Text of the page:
Most of Russo’s characters live from day to day economically—as illustrated in a sharp exchange in Nobody’s Fool between Sully and Roebuck, who hasn’t paid Sully for his last job or bought him a beer, as promised. “You did shoddy work and I’m not paying you for it,” Roebuck tells him. “You think I got where I am by doing shoddy work?” “No, Carl,” Sully replies. “You didn’t get where you are by doing shoddy work. You didn’t get where you are by doing any work. You got where you are because your father worked himself into an early grave so you could piss away everything he worked for on ski trips and sports cars. . . . Now personally I don’t care about the ski trips and sports cars. I don’t even care if you wind up broke, which you probably will. But before you do, you’re going to pay me the three hundred bucks you owe me, because I dug a fifty-foot trench under your terrace in ninety-degree heat and busted my balls tugging on hundred-year-old pipes that snapped off in my hands every two feet. That’s why you’re going to pay me.” Russo continues: “He got to his feet, facing Carl Roebuck across his big desk. ‘I’ll tell you another thing. You’re going to pay for the beer. I just decided it was only a six-pack, but since you think it was a case, you can pay for a case. Call it a tax on being a prick.’ ”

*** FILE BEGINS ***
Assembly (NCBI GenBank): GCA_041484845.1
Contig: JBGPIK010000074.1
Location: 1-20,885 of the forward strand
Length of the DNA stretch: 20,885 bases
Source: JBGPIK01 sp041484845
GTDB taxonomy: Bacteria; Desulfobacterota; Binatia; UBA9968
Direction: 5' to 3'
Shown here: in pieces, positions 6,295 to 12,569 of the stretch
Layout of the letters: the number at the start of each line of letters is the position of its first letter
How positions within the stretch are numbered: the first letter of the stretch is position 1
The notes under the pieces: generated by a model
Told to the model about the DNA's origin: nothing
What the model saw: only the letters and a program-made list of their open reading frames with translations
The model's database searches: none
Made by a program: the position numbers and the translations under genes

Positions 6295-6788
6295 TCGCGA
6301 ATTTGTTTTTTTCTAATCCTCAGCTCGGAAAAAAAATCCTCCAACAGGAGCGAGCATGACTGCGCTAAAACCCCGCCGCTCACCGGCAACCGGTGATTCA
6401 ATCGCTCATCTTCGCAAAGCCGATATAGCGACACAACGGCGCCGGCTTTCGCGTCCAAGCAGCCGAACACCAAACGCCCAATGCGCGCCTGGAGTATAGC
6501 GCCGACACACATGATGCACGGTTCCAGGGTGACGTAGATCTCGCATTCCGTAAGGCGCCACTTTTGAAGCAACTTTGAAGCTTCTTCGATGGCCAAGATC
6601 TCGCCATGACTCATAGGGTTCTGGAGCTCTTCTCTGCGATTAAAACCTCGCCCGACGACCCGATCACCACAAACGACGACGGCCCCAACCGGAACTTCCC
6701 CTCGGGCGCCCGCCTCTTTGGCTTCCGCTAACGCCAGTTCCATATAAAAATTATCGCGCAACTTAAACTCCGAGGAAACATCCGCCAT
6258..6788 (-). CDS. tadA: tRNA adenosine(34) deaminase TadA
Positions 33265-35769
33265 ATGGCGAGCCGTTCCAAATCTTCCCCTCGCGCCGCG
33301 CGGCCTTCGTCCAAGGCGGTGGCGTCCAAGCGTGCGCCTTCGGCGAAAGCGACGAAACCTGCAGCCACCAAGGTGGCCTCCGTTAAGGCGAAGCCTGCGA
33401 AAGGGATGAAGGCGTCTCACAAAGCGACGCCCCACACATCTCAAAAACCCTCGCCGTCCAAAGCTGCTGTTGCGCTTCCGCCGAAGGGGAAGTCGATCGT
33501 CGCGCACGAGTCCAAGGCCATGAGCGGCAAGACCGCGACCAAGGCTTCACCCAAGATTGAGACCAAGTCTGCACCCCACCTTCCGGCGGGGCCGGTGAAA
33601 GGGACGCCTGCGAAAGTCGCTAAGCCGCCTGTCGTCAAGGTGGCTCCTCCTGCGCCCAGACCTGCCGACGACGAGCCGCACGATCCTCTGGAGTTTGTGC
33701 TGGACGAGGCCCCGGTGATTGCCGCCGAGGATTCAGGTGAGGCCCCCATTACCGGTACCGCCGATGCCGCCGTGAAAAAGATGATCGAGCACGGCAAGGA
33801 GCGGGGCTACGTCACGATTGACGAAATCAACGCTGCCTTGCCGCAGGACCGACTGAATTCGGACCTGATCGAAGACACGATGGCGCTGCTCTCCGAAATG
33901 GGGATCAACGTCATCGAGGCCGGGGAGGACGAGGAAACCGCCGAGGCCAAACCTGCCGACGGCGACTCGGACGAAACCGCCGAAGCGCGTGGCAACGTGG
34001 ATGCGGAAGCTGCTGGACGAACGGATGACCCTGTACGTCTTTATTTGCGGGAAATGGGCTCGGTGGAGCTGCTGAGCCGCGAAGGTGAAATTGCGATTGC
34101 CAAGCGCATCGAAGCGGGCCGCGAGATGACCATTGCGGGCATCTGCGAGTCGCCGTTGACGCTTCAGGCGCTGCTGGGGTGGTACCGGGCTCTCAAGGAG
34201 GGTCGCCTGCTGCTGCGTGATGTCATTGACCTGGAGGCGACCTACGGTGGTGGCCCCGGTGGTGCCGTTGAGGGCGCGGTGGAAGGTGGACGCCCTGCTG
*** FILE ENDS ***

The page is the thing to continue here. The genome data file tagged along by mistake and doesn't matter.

It isn’t just economic life that is fragile in Russo’s towns. Even as deindustrialization ravaged these places, America was undergoing wrenching cultural changes: a decline in religious participation; the rise of a generational ethos emphasizing personal fulfillment over social responsibility; the spread of “no-fault” divorce laws; and a growing acceptance of illegal drug use. Russo had a front-row seat for one of the biggest consequences of these forces—family breakdown—and his novels provide an early warning that the social disintegration that began to undermine minority urban neighborhoods during the 1960s was also hitting blue-collar rural towns. The Risk Pool—so titled because Sam Hall can obtain insurance only at high rates, being such a big risk—is partly a story about how Hall’s young son Ned negotiates life in a fatherless home, with an increasingly unstable mother. Sam reappears in Ned’s life just when he’s needed, but he’s an unconventional parent. The pair wind up living in a bare apartment with no kitchen, above a department store on Main Street. Ned mostly must fend for himself, except on those occasions when he gets to hang out with Sam and his cronies at a bar. It’s a far remove from his happy boyhood, spent in the tidy home that his grandfather had left to his mother, where he honed his baseball skills by bouncing balls off the house’s stone foundations and spent spare time hanging out with the parish priest at the rectory of Our Lady of Sorrows.